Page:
As far as the "multi-tool". I think the best bet is to look at some "ratchet tool kits" for bikes. There are a few out there such as Topeak that have a very small footprint. I decided on "Prestacycles Ratchet Toolset" with torque capability. This set came with all the bits that I would ever need to include 8mm for servicing pedals. The other thing that made me decide on Prestacycles is that the ratchet has been tested and rated to 60Nm. This is enough to break pedals. Other ratchet systems are not necessarily rated high enough to do all jobs. I had to get the extension and chain tool separate. Anyway, here is my setup....It started off as trying to be minimal, but there was some concessions when factoring in my definition of "usable" and being prepared for contingencies.

I'm running tubeless so my primary is my plug kit with Co2 and backup with a quality mini pump.

Total weight 743 g in a compact neoprene case. I honestly don't feel this at all when I am riding. It's like it's not there.

Items in my kit:

- spare valve cores
- quick link
- spare CR2032's for power meter and/or HR monitor
- Emergency $
- DynaPlug Kit with 5 cartridges
- Gerber Dime Multi-tool (mainly for the pliers and something to cut with)
- PrestaCycles Ratchet System with extension and chain tool. The torque mechanism is rated for 2-10Nm. The Rachet can be used up to 60Nm
- Leyzene Pocket Drive Pro Pump with a Rag
- Spare Valve
- Presta to Schrader adapter
- Tweezers (not really necessary but these are tiny and made from Ti so weighs nothing)
- Leyzene Control Drive C02 System
- Two 16gram Co2 with insulating covers
- Two velcro "zip ties"
- Two tire levers that have nipple wrenches to cover all my wheels and Mavic specific

So this ended up a quasi backpacking tool kit, but it's small enough to carry in my pocket and I honestly don't feel it.


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Old 06-14-21, 04:25 PM
  #34  
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Originally Posted by BCDrums View Post
What's the blue tool marked Racer? Sorry if I missed it.
That is a Dynaplug. It is used for plugging holes that cannot be sealed with sealant. It is an alternative to "bacon strips" and works much easier, in my opinion.

If you run tubes, you have a little bit different set of tools, mainly patch and boot kits.
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Old 06-14-21, 05:22 PM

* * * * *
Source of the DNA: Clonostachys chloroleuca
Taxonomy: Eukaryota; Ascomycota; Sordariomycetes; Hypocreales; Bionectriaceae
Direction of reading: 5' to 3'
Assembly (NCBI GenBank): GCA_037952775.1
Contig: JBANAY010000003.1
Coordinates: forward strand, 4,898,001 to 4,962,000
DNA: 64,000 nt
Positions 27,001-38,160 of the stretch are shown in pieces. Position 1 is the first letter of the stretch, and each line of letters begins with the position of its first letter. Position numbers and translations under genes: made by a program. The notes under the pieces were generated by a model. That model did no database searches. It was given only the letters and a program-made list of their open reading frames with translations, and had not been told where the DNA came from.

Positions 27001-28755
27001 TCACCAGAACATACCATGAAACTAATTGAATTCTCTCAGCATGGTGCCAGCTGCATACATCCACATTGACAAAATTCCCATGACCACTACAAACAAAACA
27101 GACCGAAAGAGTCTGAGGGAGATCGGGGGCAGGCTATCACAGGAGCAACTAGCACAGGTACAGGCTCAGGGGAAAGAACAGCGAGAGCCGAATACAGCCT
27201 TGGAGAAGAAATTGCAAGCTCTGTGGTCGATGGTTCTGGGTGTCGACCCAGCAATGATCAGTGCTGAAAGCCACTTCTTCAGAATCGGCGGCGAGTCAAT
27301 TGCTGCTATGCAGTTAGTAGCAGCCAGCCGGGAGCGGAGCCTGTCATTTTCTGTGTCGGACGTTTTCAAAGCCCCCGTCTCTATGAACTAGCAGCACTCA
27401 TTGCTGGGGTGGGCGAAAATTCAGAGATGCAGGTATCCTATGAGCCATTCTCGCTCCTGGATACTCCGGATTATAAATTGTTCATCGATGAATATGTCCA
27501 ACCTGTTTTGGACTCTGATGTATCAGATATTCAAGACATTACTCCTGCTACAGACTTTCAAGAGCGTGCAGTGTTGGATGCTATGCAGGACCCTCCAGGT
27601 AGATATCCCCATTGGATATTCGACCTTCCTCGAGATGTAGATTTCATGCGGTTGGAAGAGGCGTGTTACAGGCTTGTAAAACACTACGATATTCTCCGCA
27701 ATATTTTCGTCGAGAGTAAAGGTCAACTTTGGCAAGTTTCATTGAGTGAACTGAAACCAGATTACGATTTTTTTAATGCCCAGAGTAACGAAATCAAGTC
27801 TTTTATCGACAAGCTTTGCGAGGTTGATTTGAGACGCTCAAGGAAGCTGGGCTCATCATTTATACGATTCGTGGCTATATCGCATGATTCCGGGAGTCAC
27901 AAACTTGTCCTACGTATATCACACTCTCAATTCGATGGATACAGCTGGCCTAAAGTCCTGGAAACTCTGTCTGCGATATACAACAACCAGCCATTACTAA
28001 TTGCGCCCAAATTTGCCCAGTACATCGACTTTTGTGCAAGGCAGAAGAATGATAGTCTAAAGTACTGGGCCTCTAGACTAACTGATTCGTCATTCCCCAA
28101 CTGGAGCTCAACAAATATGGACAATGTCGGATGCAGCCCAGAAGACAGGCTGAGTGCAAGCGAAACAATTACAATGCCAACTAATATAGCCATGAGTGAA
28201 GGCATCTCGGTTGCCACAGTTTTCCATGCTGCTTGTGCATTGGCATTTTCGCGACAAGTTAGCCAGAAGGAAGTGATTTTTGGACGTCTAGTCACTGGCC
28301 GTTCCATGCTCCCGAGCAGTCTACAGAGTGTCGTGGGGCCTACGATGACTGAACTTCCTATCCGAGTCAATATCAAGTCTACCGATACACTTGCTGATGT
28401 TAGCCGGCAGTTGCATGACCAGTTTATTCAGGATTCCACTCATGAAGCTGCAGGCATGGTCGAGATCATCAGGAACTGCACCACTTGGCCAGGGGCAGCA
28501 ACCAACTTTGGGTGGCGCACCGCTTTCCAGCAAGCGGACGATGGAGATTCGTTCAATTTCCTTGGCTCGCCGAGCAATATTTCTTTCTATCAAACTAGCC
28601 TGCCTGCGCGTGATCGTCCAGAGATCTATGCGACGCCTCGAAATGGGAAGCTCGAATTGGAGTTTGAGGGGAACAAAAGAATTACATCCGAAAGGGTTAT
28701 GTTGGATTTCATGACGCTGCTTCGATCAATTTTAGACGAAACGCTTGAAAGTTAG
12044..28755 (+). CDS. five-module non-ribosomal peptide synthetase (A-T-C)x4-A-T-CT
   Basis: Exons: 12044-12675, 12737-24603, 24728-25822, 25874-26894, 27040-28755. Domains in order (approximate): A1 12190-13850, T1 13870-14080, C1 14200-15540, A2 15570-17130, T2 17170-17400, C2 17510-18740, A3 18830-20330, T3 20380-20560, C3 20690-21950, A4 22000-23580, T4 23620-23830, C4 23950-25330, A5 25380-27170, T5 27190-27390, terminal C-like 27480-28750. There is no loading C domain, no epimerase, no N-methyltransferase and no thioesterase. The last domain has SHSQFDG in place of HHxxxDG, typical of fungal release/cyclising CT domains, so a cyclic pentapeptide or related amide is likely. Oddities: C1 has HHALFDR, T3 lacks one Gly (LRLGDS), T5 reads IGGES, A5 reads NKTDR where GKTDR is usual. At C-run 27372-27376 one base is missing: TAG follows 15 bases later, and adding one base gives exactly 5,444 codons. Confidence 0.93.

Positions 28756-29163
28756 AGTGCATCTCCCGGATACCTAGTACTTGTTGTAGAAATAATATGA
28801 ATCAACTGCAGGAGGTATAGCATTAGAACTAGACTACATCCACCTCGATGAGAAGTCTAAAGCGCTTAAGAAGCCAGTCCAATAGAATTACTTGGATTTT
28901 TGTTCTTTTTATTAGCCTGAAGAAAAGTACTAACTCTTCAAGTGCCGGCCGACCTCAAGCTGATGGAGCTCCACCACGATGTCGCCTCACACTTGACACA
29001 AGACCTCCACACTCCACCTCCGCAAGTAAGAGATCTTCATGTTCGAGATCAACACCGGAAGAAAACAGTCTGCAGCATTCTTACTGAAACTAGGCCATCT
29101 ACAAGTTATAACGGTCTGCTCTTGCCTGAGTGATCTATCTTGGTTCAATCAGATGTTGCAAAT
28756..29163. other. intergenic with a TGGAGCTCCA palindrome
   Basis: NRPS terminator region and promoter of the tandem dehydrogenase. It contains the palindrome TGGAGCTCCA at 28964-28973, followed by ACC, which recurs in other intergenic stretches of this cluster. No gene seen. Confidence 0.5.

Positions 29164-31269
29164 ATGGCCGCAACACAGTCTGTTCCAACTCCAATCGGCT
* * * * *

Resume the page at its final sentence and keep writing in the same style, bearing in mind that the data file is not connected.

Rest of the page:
#35  
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Originally Posted by aggiegrads View Post
That is a Dynaplug. It is used for plugging holes that cannot be sealed with sealant. It is an alternative to "bacon strips" and works much easier, in my opinion.

If you run tubes, you have a little bit different set of tools, mainly patch and boot kits.
Ah, merci. I am still on tubes. Your use of Knipex pliers is inspirational.
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Old 06-15-21, 07:54 AM
  #36  
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Originally Posted by aggiegrads View Post
Here is a photo of my kit. Every part is my ideal tool in terms of usability. The Schwalbe tire levers are slim but strong. The Wera bit ratchet is rated for 40N-m, so it is strong enough for any fastener I will put it on, including the 8mm bit for pedals. The chain tool is an add-on for a fixit sticks kit which uses the bit extension as a stabilizer and the but ratchet as a handle. The red thing is a valve cap that doubles as a valve core remover. Kit includes a spare valve core, quick link, and valve extender.

the bits are 2.5mm through 8mm, t25, t27, JIS bit, small flat head, and a 1/4” square drive. The main part of the kit is exactly 250g, and the bottom row adds another 150g.

The bottom row is added to my kit for rides where I am out in the sticks and need to be more self-sufficient, but comes along most of the time anyway if I am not concerned about weight. The Knipex have removed radial wire that would have been impossible to remove with fingers. It will also remove 15mm axle nuts and pedals. It would also remove a stubborn presta nut or hold a valve body to remove a valve core that has been cemented on with dried sealant.